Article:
Adding the distributed nature of blockchains to the recipe (no single point of failure) we have the ultimate data security and privacy system.
A system that has the security features to become the infrastructure of all future digital systems.
This is all great, right? But how do we get people and entities to participate?
How people and entities get to participate in the blockchain
We have a technology that works on automatic and secures our data and makes it immutable, the ultimate source of truth. However, there's a problem. Someone has to maintain the network.
How do we incentivize people to actively participate and consume private resources to sustain the blockchain's operations?
This is where the concept of a digital crypto coin appears.
To reward participating nodes the blockchain rewards them with money. But not ordinary fiat money like euros or dollars, digital blockchain-based money known as a cryptocurrency.
Therefore, the "raison d'être" of cryptocurrencies, another of Crypto's most misunderstood concepts, is to incentivize the adoption and the participation of nodes in a blockchain.
We're making progress!
We now understand what a blockchain is in simple terms, and we also understand how we incentivize the usage of the network.
Thus, we just need to define how to participate in the network.
It can be done one of two ways. Well, actually, there are many other options, but the status quo tells us that 99% of blockchains use one of two options:
And, surprise surprise, only one of them requires mining.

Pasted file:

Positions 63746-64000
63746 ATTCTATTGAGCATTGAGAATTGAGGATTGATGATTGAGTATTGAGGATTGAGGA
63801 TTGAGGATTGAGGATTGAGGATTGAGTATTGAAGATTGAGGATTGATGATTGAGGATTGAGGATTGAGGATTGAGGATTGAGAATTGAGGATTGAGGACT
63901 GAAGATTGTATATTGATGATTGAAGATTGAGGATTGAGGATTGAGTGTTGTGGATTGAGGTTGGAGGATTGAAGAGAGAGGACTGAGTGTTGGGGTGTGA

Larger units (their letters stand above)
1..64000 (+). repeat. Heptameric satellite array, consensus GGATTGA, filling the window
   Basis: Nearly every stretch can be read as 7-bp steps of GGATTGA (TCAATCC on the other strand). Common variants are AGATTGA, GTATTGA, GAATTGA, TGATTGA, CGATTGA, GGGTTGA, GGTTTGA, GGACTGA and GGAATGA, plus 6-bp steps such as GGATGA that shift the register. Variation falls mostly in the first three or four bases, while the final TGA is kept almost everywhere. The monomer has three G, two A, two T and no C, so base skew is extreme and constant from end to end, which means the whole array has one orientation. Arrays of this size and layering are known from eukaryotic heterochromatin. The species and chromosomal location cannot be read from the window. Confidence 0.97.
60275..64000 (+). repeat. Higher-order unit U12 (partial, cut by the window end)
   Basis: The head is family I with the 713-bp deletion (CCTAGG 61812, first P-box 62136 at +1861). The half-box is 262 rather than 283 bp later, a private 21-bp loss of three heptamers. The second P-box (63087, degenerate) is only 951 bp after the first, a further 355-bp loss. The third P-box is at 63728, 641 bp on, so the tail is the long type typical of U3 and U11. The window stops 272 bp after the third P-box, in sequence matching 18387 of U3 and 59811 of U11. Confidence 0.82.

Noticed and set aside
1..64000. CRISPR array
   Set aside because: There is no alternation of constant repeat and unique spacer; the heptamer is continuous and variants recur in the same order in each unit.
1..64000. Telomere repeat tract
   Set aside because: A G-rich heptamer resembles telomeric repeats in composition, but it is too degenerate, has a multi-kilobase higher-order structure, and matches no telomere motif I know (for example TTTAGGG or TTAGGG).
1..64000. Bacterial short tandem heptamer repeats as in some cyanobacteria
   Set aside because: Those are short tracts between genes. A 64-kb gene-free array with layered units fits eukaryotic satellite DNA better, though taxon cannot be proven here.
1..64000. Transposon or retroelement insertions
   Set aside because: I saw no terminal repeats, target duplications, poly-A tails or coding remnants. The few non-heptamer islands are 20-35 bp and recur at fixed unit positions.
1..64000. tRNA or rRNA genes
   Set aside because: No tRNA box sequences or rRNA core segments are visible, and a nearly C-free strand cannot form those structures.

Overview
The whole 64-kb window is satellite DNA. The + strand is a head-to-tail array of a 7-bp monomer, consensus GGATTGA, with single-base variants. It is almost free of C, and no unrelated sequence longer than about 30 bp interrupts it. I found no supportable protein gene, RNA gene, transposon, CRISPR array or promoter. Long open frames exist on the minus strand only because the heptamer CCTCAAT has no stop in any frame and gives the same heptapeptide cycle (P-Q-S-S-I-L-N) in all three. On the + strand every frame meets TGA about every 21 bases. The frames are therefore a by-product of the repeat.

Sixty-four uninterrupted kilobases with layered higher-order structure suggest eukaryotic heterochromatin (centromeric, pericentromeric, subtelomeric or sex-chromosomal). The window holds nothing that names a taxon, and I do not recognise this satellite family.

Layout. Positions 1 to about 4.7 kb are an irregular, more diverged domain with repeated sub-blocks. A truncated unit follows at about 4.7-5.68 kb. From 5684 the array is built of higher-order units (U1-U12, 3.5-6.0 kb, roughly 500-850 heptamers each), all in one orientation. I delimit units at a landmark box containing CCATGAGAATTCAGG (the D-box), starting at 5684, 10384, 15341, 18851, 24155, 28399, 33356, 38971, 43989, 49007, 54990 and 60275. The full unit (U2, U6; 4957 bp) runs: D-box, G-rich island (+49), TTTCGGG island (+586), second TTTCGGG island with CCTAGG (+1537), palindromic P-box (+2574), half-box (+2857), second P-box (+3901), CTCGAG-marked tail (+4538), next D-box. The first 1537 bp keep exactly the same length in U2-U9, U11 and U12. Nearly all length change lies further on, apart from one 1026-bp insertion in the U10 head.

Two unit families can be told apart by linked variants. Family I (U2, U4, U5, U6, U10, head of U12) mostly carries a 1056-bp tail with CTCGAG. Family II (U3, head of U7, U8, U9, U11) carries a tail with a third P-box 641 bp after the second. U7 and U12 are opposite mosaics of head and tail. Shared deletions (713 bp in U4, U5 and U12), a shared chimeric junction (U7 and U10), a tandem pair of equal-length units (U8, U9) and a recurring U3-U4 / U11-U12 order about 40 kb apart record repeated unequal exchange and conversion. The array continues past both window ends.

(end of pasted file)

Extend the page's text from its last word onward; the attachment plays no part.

The paradigm of participation
How do we incentivize participation?
Blockchains need systems that incentivize honest participation (by punishing bad behavior) while remaining sufficiently attractive and with a low barrier of entry to lure more and more people into participating in it, thereby creating truly decentralized systems.
As you may imagine, this isn't a simple thing to do. In fact, it's one of the most common disputes inside the Crypto space.
Which mechanism is the best to rule the participation of nodes in a distributed network?
Of course, not only you must foster adoption, but you also have to take into consideration external factors that also matter.
Macro-external factors like ESG, geopolitics and many others considerably affect everything, including blockchain technology adoption.
Nevertheless, one of these external factors, the leading school of thought known as ESG, has caused the biggest transition in the history of Crypto, as Ethereum migrated from Proof-of-Work to Proof-of-Stake, thereby completely changing the underlying 'rules of the game' to participate in that blockchain.
Consequently, what are Proof-of-Stake and Proof-of-Work, and why does choosing one or the other matter so much?
Proof-of-Work blockchains; the mining blockchains